The 15 specific recommendations made by the RAIB’s comprehensive report on the Sandilands tragedy are still being addressed and may be described as a work in progress. The first two refer to the setting up of the LRSSB with “common standards and good practice guidance”. The third highlights the need for tram operators to work together and includes the introduction of automatic braking, “the physical prevention of over-speeding”, and use of alert control systems.
Recommendation four calls for the use of Driver Protection Devices to detect lapsing driver attention and alertness. The next recommendation calls for a review of signage, lighting, and the provision of enhanced chevron signing. Recommendation six calls for research into “improved passenger containment” and refers to both tram doors and windows. Seven and eight refer to emergency lighting and the need for a review of the options for rapid evacuation when a tram is on its side.
Recommendation nine required the ORR to review the “regulatory framework” for tram operation and how best to continuously improve tram safety. Number 10 specified that route risk assessments were required from Transport for London and Tram Operations Ltd. Eleven referred to the use of tram protection devices, whilst twelve emphasised the need for a programme of “greater communication between colleagues and senior management” together with “a focus on customer service and disability awareness”.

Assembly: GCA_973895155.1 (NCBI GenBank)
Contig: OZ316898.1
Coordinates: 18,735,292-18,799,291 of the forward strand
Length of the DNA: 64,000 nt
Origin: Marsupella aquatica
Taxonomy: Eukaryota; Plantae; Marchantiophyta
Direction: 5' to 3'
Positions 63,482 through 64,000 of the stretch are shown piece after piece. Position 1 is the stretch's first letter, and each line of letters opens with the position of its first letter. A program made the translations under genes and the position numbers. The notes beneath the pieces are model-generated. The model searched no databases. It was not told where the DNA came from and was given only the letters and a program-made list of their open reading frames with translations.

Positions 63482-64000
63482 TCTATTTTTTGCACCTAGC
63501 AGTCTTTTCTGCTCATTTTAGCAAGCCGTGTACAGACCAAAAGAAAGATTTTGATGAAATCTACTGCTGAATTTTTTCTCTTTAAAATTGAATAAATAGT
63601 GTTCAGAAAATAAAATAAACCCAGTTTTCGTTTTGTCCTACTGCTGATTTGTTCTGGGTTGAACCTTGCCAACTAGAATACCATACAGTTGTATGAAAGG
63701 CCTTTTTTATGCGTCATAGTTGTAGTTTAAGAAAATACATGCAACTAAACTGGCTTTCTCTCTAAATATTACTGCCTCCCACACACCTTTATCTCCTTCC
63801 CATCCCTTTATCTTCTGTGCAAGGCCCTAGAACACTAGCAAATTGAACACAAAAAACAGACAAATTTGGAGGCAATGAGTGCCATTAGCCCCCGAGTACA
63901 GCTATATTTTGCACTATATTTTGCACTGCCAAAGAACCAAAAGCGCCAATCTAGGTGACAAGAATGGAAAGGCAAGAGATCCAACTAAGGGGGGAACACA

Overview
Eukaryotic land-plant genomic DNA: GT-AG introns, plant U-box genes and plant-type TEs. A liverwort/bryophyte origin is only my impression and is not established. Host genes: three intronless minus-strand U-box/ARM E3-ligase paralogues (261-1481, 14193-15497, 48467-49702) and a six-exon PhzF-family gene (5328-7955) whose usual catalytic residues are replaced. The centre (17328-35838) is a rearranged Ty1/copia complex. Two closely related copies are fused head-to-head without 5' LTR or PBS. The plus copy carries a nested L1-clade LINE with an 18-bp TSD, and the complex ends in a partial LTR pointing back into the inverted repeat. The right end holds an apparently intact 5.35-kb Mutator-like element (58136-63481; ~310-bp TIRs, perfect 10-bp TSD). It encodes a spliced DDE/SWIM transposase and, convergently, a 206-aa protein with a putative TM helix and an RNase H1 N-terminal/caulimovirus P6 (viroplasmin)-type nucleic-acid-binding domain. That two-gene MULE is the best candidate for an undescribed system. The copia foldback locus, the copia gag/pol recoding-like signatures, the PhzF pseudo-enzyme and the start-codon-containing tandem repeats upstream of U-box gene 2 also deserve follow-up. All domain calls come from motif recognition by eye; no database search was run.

Recommendations 13, 14 and 15 are all aimed at Tram Operations Ltd and Transport for London. Thirteen calls for improved processes and equipment but adds the words “where necessary”. Additionally, it calls for the use of public complaints and employee comments in evaluating safety risks. Fourteen is aimed at the improvement of processes used for the inspection and maintenance of tram CCTV equipment to “greatly reduce the likelihood of recorded images being unavailable for accident and incident investigation.”
Almost equally critical is the final recommendation. It highlights the need for revised maintenance and testing documentation to take account of experience gained, and modifications made, since the trams were brought into service, ensuring they are kept up to date.